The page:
Farm Progress is part of the Informa Markets Division of Informa PLC

This site is operated by a business or businesses owned by Informa PLC and all copyright resides with them. Informa PLC's registered office is 5 Howick Place, London SW1P 1WG. Registered in England and Wales. Number 8860726.

A new appreciation for ag research

Getty/iStockphoto Lab technician with pipette
New book offers detailed look at how researchers revolutionized food production.

As you sit in the cabs of your tractors or combines, you are harvesting a (hopefully) great crop. That is due to agricultural research. I recommend for your fall reading a book by Dr. Gale A. Buchanan. It is entitled Agricultural Research: What has it done for you? 

Buchanan, who also served as head of research at USDA, says at the beginning, “This book is assuredly not my book, rather, it is a book written by agricultural research scientists, research support staff, and agricultural administrators who conducted the research that contributes to the success of agriculture.” He also recognizes that half of the agricultural research in the U.S. is provided by the industrial sector.

This book is over 700 pages but is worth the time. He lists the university and the name of the crop cultivar that was released from the agricultural experiment station at that university. As you might expect, wheat has a lot of germplasm released from the Kansas agricultural experiment station. The first cultivar for wheat was released in 1917 and the latest wheat cultivar was released in 2015.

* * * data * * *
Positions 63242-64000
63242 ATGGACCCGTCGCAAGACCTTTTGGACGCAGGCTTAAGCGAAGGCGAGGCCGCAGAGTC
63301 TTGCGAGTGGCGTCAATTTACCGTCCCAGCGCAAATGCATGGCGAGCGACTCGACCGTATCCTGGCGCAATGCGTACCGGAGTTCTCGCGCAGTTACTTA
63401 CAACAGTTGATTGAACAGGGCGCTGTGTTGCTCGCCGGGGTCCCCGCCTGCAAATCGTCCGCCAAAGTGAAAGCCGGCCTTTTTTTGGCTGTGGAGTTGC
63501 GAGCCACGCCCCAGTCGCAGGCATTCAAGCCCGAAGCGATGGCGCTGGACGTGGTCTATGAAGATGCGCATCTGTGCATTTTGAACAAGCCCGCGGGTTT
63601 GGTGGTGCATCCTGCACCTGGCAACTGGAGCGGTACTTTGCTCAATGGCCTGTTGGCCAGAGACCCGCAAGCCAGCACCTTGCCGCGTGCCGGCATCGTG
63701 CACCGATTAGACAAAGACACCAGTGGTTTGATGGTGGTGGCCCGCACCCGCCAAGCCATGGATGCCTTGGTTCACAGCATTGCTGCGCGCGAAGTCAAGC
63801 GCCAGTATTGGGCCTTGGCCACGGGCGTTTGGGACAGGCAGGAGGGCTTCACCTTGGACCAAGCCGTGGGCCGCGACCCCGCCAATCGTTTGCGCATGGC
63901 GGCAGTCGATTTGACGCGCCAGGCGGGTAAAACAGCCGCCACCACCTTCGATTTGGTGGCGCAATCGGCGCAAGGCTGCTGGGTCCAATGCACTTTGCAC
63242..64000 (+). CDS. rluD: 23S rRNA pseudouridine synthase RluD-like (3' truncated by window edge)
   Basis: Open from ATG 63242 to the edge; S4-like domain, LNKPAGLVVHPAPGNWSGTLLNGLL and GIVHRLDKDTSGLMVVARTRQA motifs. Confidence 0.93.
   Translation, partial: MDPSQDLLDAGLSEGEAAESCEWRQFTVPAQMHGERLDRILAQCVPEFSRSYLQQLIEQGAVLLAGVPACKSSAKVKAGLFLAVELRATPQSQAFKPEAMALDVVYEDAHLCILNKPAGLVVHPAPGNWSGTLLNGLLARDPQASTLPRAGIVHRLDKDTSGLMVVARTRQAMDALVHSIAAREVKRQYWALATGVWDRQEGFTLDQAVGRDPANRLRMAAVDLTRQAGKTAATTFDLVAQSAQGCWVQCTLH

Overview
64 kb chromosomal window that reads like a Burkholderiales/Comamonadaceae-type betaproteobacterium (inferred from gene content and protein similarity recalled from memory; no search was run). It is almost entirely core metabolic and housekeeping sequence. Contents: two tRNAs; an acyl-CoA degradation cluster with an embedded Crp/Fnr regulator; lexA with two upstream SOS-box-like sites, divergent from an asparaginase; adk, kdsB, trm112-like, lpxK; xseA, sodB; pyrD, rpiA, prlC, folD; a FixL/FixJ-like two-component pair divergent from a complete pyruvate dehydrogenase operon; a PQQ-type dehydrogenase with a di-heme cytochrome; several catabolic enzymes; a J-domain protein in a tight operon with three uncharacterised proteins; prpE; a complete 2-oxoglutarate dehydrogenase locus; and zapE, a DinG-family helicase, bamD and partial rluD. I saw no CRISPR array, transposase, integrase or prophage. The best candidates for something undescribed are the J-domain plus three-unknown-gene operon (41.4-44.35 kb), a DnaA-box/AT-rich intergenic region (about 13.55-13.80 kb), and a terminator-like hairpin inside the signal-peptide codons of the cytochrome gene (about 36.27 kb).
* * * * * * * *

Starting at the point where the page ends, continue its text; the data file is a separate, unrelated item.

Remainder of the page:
Because Illinois is a huge soybean crop grower, it released a new soybean cultivar in 1944. Even Hawaii has an agricultural experiment station, and it has released genetic lines for the avocado, lettuce, sweet corn, and of course the very popular macadamia nut.

It is fascinating to read the cultivars which have been worked on such as top releases from Colorado State University include wheat, which you would expect, dry edible beans, and the potato. All these are top releases by state agricultural experiment stations.

Sweet clover disease and anticoagulants

One experiment station in Wisconsin explained something called the “sweet clover” disease. The research showed that cattle would bleed to death by consuming spoiled sweet clover.

What does it have to do with you? You may be taking a powerful anticoagulant. Because you are sitting in a tractor or combine cab as you read this blog, these researchers help you avoid a blood clot. Because an agricultural chemist, Karl Paul Link, isolated the toxin that caused cattle to bleed to death, he also developed a blood thinning agent which is used to treat blood clots and is also the basis for a rat killer you use in your barns called Warfarin, a potent rodent killer.

The University earned millions off this discovery by a Wisconsin agriculture chemist.  Dr. Buchanan’s book is full of stories such as this.

How about them apples

This being Fall, the honey crisp apple is also thanks to agriculture research. This apple was developed at the University of Minnesota agriculture experiment station.

All sorts of fascinating stories are included in Buchanan’s book. The agricultural experiment stations have not only focused on major accomplishments in terms of corn, wheat, soybeans and other crops but also animal welfare, dry land cropping systems, livestock genetics and beef cattle nutrition. He even talks about people who are researching anti-browning formulas for fruits. These formulas extend the shelf life of cut produce by several weeks.

This agricultural research is being done by the research station at California Polytechnic State University. I recommend you go out and buy the book and you will become a lot more educated on what agricultural research has done for you as you harvest your crops in the next few months.         

The opinions of the author are not necessarily those of Farm Futures or Farm Progress. 

Hide comments
account-default-image

Comments

  • Allowed HTML tags: <em> <strong> <blockquote> <br> <p>

Plain text

  • No HTML tags allowed.
  • Web page addresses and e-mail addresses turn into links automatically.
  • Lines and paragraphs break automatically.
Publish